Dedication will take place during opening celebration for Manton Research Center

For Immediate Release
November 1, 2016

Williamstown, Massachusetts—The Clark Art Institute will recognize the exceptional service of Francis Oakley, who served as its interim director from September 2015–August 2016, by naming the bridge between its Manton Research Center and Museum Building in his honor.
“The bridge marks a symbolic connection between the Clark’s art spaces and its research center, and is a particularly apt metaphor for the important role Frank Oakley has played in the life of the Clark,” said Robert Scott, vice chairman of the Clark’s Board of Trustees. “His service in bridging the Clark’s leadership during the recent directorial transition was tremendously important in ensuring continuity and momentum. During his more than thirty years as a member of our Board of Trustees, Frank has been a strong advocate for both our museum and academic programs and played an essential role in forging important links between the Clark and Williams College. He has been a central participant in many of the key decisions that have benefited both our collections and our scholarly programs, and he continues to guide and inspire his fellow Trustees as we plan for the future.”
Members of the Clark’s Board of Trustees donated $1 million to recognize his many contributions by naming the enclosed walkway the Francis Oakley Bridge. A dedication ceremony will take place in this space on November 12 as part of the celebration of the reopening of the Manton Research Center.
“The Museum Building is the home of our permanent collection and the Manton Research Center is the heart of our Research and Academic Program, housing our exceptional art research library; office and research space for scholars from around the world; and classrooms and offices for the Williams College Graduate Program in the History of Art,” said Olivier Meslay, Felda and Dena Hardymon Director of the Clark. “The Francis Oakley Bridge unites these two spaces and will serve as a reminder of all that Frank has done to support our dual mission as both a public art museum and as a center for research and higher education in the visual arts. I know that Frank was a wonderful advisor to my predecessor, Michael Conforti, and has already proven to be an invaluable colleague to me. I look forward to benefiting from his wisdom and leadership in the years ahead.”
Oakley was a member of the Williams College faculty from 1961–2002 and served as its president from 1985–1994. He is currently a senior fellow at the Oakley Center for the Humanities and Social
Sciences at Williams and is the college’s Edward Dorr Griffin Professor emeritus of the History of Ideas. Oakley is a member of the Clark’s Board of Trustees and served as Board president from 1998–2005, a period in which he oversaw the growth and expansion of the Clark’s nascent Research and Academic Program. He remains vitally involved in this work, currently co-chairing the trustee committee that oversees this program.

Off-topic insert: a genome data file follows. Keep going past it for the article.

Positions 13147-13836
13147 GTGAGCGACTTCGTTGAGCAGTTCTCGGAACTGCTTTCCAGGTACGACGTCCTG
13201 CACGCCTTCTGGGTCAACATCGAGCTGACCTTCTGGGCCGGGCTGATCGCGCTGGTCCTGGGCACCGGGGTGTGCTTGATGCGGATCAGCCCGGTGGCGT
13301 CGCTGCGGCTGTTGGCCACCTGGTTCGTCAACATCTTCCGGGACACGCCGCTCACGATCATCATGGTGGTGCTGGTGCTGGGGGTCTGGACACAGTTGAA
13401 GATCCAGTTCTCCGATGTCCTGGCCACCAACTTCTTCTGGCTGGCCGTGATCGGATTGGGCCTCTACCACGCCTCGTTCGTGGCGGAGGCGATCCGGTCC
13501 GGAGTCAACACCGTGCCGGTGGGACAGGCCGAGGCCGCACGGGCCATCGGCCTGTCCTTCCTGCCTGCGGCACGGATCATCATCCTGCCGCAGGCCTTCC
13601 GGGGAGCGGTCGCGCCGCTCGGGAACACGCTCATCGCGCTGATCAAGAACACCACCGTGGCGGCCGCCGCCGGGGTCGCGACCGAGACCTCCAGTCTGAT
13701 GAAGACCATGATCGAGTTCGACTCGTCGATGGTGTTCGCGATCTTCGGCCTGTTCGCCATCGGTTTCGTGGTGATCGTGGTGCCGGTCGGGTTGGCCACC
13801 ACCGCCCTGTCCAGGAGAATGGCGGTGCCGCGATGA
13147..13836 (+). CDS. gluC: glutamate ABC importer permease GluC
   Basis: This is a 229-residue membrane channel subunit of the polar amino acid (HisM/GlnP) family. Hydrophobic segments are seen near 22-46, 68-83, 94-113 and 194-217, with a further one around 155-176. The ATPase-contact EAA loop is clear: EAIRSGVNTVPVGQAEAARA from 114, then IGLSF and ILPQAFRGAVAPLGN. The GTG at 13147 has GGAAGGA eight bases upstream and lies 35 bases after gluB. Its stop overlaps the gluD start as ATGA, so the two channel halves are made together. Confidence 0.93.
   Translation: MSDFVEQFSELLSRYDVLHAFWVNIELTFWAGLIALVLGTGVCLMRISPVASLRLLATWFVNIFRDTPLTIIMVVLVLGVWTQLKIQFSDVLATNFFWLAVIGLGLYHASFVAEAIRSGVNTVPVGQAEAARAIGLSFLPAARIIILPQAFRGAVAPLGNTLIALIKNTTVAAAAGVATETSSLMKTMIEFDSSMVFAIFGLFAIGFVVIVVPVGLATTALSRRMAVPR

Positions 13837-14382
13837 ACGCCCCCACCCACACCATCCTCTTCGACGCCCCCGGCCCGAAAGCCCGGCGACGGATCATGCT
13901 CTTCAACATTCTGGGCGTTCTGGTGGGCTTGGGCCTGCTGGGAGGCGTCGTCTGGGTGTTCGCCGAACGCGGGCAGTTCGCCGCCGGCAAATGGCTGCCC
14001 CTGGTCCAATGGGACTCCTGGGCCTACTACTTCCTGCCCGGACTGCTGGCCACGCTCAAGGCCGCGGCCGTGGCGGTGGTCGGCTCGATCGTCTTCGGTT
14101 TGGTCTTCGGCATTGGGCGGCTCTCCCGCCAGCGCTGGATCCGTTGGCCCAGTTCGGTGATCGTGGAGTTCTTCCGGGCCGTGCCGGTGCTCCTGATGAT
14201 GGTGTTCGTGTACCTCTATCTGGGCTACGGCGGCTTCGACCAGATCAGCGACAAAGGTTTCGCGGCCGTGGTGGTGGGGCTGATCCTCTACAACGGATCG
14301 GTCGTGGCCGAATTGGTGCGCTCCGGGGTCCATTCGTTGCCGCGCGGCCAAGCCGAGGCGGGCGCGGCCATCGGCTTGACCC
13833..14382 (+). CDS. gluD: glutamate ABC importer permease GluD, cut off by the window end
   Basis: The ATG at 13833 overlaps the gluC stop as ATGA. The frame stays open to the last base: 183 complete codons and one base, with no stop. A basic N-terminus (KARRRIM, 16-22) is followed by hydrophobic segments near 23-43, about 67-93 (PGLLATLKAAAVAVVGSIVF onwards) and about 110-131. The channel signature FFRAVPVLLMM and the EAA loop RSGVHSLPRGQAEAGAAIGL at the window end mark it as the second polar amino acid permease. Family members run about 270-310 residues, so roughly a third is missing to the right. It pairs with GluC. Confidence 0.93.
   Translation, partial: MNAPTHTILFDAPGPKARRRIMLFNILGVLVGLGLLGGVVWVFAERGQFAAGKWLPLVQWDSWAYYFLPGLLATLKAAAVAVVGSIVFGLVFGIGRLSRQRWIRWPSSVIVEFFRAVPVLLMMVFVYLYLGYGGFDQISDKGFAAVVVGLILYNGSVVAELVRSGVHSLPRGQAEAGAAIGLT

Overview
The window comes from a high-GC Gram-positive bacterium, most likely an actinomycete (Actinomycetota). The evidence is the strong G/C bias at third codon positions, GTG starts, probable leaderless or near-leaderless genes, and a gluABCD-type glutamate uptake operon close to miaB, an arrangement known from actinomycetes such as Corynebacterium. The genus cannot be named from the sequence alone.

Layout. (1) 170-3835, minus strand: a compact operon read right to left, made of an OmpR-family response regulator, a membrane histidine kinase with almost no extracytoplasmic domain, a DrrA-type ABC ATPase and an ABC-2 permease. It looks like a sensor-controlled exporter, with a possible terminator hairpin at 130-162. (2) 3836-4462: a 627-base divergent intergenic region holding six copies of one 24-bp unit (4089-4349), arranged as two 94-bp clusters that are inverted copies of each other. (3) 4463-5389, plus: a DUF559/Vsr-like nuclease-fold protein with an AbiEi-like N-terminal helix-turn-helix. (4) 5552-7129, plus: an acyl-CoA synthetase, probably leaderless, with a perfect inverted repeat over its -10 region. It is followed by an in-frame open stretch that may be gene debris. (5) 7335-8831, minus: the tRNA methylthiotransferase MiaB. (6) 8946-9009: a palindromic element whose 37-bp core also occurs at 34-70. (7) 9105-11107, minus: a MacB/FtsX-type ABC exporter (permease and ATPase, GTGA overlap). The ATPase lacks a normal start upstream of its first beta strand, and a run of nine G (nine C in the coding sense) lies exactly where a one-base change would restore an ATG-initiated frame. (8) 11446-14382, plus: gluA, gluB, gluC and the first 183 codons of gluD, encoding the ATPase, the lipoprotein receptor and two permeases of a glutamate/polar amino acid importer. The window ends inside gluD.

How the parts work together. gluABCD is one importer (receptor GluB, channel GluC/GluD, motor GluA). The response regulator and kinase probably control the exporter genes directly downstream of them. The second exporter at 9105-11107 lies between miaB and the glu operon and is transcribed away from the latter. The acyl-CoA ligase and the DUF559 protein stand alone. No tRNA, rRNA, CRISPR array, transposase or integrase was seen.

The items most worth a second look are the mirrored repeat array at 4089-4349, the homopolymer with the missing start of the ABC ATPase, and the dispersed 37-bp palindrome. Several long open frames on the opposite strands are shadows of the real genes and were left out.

Oakley is a distinguished scholar and leader, with a long history of involvement in the Williamstown community. He is the author of sixteen books and coeditor of three others. His trilogy The Emergence of Western Political Thought in the Latin Middle Ages received the Medieval Academy of America’s Haskins Medal in 2016, honoring distinguished books in the field of medieval studies. He holds a bachelor of arts degree from Oxford, master of arts degrees from Oxford and Yale, and a PhD from Yale. Oakley is a Fellow of the American Academy of Arts and Sciences and of the Medieval Academy of America and is an honorary Fellow of Corpus Christi College, Oxford.  
Oakley played leadership roles in a number of arts and cultural organizations in the region, including the Massachusetts Museum of Contemporary Art (MASS MoCA), the Williamstown Theatre Festival, and the Williamstown Art Conservation Center. Nationally, he has served as chairman of the
boards of the National Humanities Center, North Carolina, and of the American Council of Learned Societies, New York. Oakley and his wife Claire-Ann live in South Williamstown.
The Clark Art Institute, located in the Berkshires of western Massachusetts, is one of a small number of institutions globally that is both an art museum and a center for research, critical discussion, and higher education in the visual arts. Opened in 1955, the Clark houses exceptional European and American paintings and sculpture, extensive collections of master prints and drawings, English silver, and early photography. Acting as convener through its Research and Academic Program, the Clark gathers an international community of scholars to participate in a lively program of conferences, colloquia, and workshops on topics of vital importance to the visual arts. The Clark library, consisting of more than 270,000 volumes, is one of the nation’s premier art history libraries. The Clark also houses and co-sponsors the Williams College Graduate Program in the History of Art.
The Clark is located at 225 South Street in Williamstown, Massachusetts. Galleries are open Tuesday through Sunday, 10 am to 5 pm. Admission is $20; free year-round for Clark members, children 18 and younger, and students with valid ID. For more information, visit or call 413 458 2303.
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413 458 0588